Stormwater Management Master PlanNo discharge gauges were available for model calibration along Muddy Creek at the time themodel was created.Portions of Muddy Fork Beargrass Creek that were not studied using HEC-1 software werestudied using approximate methods. The floodplains were calculated using Manning’s Formula.Cross sections were determined from maps and field reconnaissance, but were not fieldsurveyed. Bridge and culvert data were only gathered if it was expected to cause significantbackwater. Bridge and culvert data were hand measured and no survey was completed. Slopesused for Manning’s Formula were based on topographic mapping.Floodplain limits for the 1 percent annual chance flood were calculated for existing conditionsand future, fully developed conditions. Existing conditions are labeled as the FEMA floodplainand future conditions are labeled as the Local Regulatory Floodplain. Map MF-5 shows thelimits of each of these floodplains.3.3 Action Plan3.3.1 Watershed RequirementsNew development in the Muddy Fork Beargrass Creek Watershed is required to detain proposedstormwater discharge rates to predeveloped conditions for the 2, 10, and 100 year storm eventsthrough the MSD Design Manual. The NRCS Type II, 24 hour rainfall distribution is required tobe used for the modeling. In areas where adequate downstream facilities exist, especially in thelower portion of a watershed where peak flows from the new development will occursubstantially prior to the overall peak of the stream, on a case-by-case basis, MSD allowsincreased runoff to be compensated using a regional facility fee. This regional facility fee isused to construct regional basins.New development in the combined sewer area is restricted to a 6-inch stormwater connection tothe combined sewer system to help alleviate the flows in the system during rain events.Engineers must design the new development’s onsite stormwater system to work with the 6-inchoutlet. Examples of this include building detention basins, oversizing onsite stormwater pipes,and using green solutions such as pervious pavement and rain gardens to reduce peak flows andoverall runoff volumes.Floodplain compensation is required in the Muddy Fork Beargrass Creek Watershed at a ratio of1:1 for any fill placed in the fully developed local regulatory floodplain as required in theLouisville Metro Floodplain Management Ordinance. This ratio may be increased on a sitespecificbasis as determined by MSD.As stated in the Louisville Metro Floodplain Management Ordinance, a natural 25 foot buffer oneach side of the stream bank must be preserved on all solid blueline streams as defined by theUSGS 7.5 minute topographic maps. In addition, solid blueline streams may not be relocated,channelized, or stripped, with the exception of public projects such as road crossings, utilities,and detention basins that have no other viable alternative.August 2010 Muddy Fork Beargrass Creek Page 3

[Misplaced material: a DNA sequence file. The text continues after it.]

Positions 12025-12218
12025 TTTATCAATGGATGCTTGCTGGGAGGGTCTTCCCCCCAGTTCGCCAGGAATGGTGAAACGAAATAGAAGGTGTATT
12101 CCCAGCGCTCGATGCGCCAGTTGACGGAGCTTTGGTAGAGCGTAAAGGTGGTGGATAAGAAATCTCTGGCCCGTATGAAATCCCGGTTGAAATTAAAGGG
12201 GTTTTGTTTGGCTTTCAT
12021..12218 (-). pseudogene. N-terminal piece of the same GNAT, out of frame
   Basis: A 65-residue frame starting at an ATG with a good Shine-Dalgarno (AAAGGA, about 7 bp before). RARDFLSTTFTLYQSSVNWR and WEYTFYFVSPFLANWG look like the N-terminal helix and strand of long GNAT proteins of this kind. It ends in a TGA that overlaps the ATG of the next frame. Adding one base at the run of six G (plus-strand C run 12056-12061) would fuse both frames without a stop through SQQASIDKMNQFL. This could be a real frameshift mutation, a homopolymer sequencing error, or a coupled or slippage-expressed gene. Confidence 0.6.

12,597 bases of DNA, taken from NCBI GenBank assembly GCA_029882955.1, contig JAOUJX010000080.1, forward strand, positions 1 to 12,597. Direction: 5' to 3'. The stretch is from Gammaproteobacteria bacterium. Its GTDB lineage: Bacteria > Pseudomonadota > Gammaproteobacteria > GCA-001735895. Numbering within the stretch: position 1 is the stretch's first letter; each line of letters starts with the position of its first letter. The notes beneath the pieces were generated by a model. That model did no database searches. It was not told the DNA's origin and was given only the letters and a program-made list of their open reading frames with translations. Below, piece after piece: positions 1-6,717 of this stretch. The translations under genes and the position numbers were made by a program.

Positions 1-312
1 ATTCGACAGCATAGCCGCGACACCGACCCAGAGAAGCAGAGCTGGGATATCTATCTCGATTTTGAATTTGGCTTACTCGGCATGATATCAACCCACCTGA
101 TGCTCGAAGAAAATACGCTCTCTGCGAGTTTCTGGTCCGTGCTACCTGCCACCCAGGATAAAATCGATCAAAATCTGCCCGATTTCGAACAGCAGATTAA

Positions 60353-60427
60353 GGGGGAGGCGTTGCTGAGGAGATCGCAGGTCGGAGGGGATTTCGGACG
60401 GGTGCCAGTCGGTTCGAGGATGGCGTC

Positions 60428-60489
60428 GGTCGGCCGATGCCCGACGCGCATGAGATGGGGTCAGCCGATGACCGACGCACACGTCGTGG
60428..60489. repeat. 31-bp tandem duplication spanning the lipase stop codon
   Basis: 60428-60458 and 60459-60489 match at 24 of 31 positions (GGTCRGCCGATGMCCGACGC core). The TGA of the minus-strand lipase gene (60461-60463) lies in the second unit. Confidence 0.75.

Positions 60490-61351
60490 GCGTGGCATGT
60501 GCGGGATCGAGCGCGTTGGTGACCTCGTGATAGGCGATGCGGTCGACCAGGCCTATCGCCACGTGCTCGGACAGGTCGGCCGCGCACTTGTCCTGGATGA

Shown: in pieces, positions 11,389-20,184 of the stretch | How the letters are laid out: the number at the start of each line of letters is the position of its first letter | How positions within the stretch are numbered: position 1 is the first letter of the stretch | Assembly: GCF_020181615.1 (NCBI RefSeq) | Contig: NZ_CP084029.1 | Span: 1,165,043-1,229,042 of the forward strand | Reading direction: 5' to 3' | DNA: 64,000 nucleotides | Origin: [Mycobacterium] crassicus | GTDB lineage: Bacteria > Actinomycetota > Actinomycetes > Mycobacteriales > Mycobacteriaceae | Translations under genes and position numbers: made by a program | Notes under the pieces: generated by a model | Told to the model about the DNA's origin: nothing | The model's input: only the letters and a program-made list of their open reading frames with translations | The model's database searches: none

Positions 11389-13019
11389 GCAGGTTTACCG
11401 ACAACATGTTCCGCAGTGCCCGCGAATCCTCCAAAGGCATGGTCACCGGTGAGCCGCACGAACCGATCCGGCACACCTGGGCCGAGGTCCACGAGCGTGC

Stormwater Management Master PlanA minimum buffer is also required by the KDOW through its Kentucky Pollutant DischargeElimination System (KPDES) General Permit For Stormwater Discharges Associated WithConstruction Activities (KYR10). A minimum 25 foot buffer is required for discharges towaters categorized as High Quality or Impaired Water (Non-construction related impairment). Aminimum 50 foot buffer is required for discharges to waters categorized as Impaired Waters(Sediment impaired, but no TMDL).In order to promote enhanced water quality and aquatic habitat, natural channel designtechniques are the preferred method for the design of streams. Channel improvement projects inblueline streams are required to use natural or “soft” approaches. MSD’s Design Manualoutlines natural channel design requirements in Section 10.3.6.Green infrastructure and post-construction requirements for new development are currentlyunder development and are anticipated to be required as part of the MS4 Permit in late2011/2012. One aspect of these anticipated requirements that will benefit the stormwatermanagement program is the application of a water quality volume requirement. It is anticipatedthat the first 0.75 inches of the 80% stormwater runoff event will be required to be infiltrated,treated, or otherwise managed for new development projects.The Louisville/Jefferson County Erosion Prevention and Sediment Control Ordinance requiresdevelopments with 2000 square feet of disturbance and developments within 50 feet of asensitive feature as defined by the ordinance to obtain a Site Disturbance Permit. The SiteDisturbance Permit requires an EPSC plan to be developed which achieves 80% design removalof total suspended solids that are generated by the site. The design storm to be used is the 10-year 24 hour SCS Type II storm event.3.3.2 Proposed ProjectsOne combined sewer project, which is part of the IOAP, is proposed in the Muddy ForkBeargrass Creek Watershed. This project is the Clifton Heights Storage Basin. Moreinformation regarding this project can be found in Appendix A of this report and also in the FinalCSO Long-Term Control Plan document, which is part of MSD’s IOAP.Four green infrastructure projects are being considered in the Muddy Fork Beargrass CreekWatershed. For more information regarding green infrastructure projects, see Appendix B of thisreport and also the Final CSO Long-Term Control Plan document, which is part of MSD’sIOAP.Small scale drainage projects are taken care of through the program Project DRI. Beginning in2003, MSD initiated an aggressive program to address a wide variety of drainage issues that arebrought to us by our customers. This program, dubbed Project DRI (Drainage ResponseInitiative), assigned experienced project managers, contractors, and inspectors to addressdrainage problems on a "grade-to-drain" basis. Efforts under this program address problemsranging from structural flooding to alleviating minor standing water problems. Available fundsAugust 2010 Muddy Fork Beargrass Creek Page 4